On this particular afternoon he was wandering rather aimlessly from one room to another when he suddenly noticed a small man in overshoes, his face latticed with enormous spectacles, thumbing a catalogue in front of a Flemish group. He started, and with a sense of recollection walked by him several times. Suddenly he realized that here was that one time instrument of his fate, the gargoyle, the little preceptor who had flunked him in his crucial examination.

Oddly enough his first sensation was one of pleased reminiscence and a desire for conversation. Following that he had a curious feeling of shyness, untinged by any bitterness. He paused, staring heavily, and instantly the huge glasses glimmered suspiciously in his eyes.

“Pardon me sir, but do you remember me?” he asked eagerly.

The preceptor blinked feverishly.


He mentioned the college and the blinks became more optimistic. He wisely decided to let the connection rest there. The preceptor couldn’t, couldn’t possibly remember all the men who had passed before his two “Mirrors of Shallot” so why bring up old, accusing facts—besides—he felt a great desire to chat.

“Yes—no doubt—your face is familiar, you’ll pardon my—my chilliness a moment since—a public place.” He looked around depreciatingly. “You see, I’ve left the university myself.”

“So you’ve gone up in the game?” He instantly regretted this remark for the little man answered rather quickly:

“I’m teaching in a high school in Brooklyn.” Rather embarassed, the younger man tried to change the subject by looking at the painting before them, but the gargoyle grimly continued:

“I have—a—rather a large family, and much as I regretted leaving the University, the salary was unfortunately very much of a factor.”

There was a pause during which both regarded the picture steadily. Then the gargoyle asked a question:

“How long since you’ve graduated?”

“Oh, I never graduated. I was there for only a short while.” He was sure now that the gargoyle had not the slightest conception of his identity; he might rather enjoy this, however, and he had a pleasant notion that the other was not averse to his company.

“Are you staying here much longer?” The gargoyle was not, and together they moved to a restaurant two blocks down where they indulged in milk, tea and jam and discussed the university. When six o’clock pushed itself into the crowded hours it was with real regret that they shook hands, and the little man, manipulating his short legs in mad expostulation, raced after a Brooklyn car. Yes, it had been distinctly exhilarating. They had talked of academic atmospheres, of hopes that lay in the ivied walls, of little things that could only have counted after the mystic hand of the separation had made them akin. The gargoyle had touched lightly upon his own story, of the work he was doing, of his own tepid, stuffy environment. It was his hope some day to get back, but now there were young appetites to satisfy (the other thought grotesquely of the young gargoyles)—if he could see his way clear in the next few years,—so it went, but through all his hopeful talk there was a kind of inevitability that he would teach in a Brooklyn high school till the last bell called him to his last class. Yes, he went back occasionally. He had a younger brother who was an instructor there.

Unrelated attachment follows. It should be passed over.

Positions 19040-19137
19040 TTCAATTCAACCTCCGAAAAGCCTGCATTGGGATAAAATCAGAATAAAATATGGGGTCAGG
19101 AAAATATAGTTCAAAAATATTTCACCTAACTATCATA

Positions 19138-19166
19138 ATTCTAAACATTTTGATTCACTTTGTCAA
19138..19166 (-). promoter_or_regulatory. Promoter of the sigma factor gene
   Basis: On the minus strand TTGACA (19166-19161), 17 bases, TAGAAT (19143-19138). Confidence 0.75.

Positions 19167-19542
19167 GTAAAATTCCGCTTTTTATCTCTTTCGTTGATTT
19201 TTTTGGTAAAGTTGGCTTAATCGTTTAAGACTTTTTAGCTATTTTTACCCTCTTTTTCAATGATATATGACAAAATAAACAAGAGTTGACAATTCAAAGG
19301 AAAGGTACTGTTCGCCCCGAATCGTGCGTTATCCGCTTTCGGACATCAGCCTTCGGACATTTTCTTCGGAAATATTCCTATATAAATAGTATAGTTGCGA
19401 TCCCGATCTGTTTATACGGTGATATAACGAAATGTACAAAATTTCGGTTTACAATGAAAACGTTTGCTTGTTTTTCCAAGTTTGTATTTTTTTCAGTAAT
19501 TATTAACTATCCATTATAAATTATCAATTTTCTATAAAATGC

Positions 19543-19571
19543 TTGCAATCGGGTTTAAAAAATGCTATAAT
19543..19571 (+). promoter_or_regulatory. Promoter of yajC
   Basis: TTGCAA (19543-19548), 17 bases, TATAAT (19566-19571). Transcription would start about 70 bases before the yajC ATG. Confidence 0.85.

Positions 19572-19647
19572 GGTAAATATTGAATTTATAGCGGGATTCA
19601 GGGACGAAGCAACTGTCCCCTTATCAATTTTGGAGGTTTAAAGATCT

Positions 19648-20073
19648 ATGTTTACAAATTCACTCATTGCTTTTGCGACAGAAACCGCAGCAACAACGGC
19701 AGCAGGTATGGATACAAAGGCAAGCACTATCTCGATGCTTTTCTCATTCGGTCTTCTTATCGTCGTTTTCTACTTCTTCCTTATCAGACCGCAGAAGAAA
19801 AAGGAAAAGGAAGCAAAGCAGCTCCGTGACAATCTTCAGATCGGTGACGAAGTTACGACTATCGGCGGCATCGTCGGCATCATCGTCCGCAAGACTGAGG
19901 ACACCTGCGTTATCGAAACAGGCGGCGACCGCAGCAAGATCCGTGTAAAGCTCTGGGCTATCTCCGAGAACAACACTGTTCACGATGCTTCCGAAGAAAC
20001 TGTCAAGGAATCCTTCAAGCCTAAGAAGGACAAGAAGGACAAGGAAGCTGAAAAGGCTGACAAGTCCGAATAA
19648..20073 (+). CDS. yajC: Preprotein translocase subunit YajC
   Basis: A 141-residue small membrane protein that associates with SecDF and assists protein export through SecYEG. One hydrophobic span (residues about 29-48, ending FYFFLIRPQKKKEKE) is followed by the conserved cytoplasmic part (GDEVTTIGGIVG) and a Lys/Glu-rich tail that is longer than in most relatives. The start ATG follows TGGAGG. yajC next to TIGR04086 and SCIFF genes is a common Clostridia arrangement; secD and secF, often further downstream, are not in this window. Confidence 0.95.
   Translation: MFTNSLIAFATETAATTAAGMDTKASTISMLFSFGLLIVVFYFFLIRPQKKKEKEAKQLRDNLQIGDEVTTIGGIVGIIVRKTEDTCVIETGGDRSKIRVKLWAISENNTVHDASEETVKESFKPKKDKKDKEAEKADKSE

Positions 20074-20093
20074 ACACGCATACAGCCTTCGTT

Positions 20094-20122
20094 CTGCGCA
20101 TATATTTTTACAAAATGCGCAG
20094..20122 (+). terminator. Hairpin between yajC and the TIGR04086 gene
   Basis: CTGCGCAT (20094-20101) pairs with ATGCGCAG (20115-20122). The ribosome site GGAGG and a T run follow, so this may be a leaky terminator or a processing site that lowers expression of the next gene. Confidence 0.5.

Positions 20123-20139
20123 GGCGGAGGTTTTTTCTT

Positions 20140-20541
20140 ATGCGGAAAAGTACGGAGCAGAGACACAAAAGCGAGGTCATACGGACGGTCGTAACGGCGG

So they had talked, knit together by the toast and the sense of exile. That night the shrivelled spinster on his left at table asked him what college he thought would be worthy of ushering her promising nephew into the outer world. He became voluble and discoursive. He spoke of ties that bind, of old associations, and remarked carelessly as he left her, that he was running back himself for a day the next week. But afterwards he lay awake and thought until the chairs and bedposts of his room became grey ghosts in the dawn.


The car was hot and stuffy with most of the smells of the state’s alien population. The red plush seats radiated dust in layers and stratas. The smoking car had been even more impossible with filthy floor and heavy air. So the man sat next to a partly open window in the coach and shivered against the cutting cloud of fog that streamed in over him. Lights sped by vaguely blurred and spreading, marking towns and farmhouses with the democratic indiscrimination of the mist. As the conductor heralded each station the man felt a certain thrill at the familiarity of the names. The times and conditions under which he had heard them revolved in a medley of memories of his one year. One station particularly near the university had a peculiar significance for him because of the different ways it had affected him while he had been in college. He had noted it at the time. September of his entrance year, it had been the point where he grew acutely nervous and figidity. Returning that November from a football defeat, it had stood for all that seemed gloomy in the gloomy college he was then going back to. In February it had meant the place to wake and pull one’s self together, and as he had passed it for the last time that June, he had wondered with a sudden sinking of his heart if it was to be the last time. Now as the train shook and trembled there for a moment, he stared out the window, and tried to get an impression. Oddly enough his first one came back to him; he felt rather nervous and uncertain.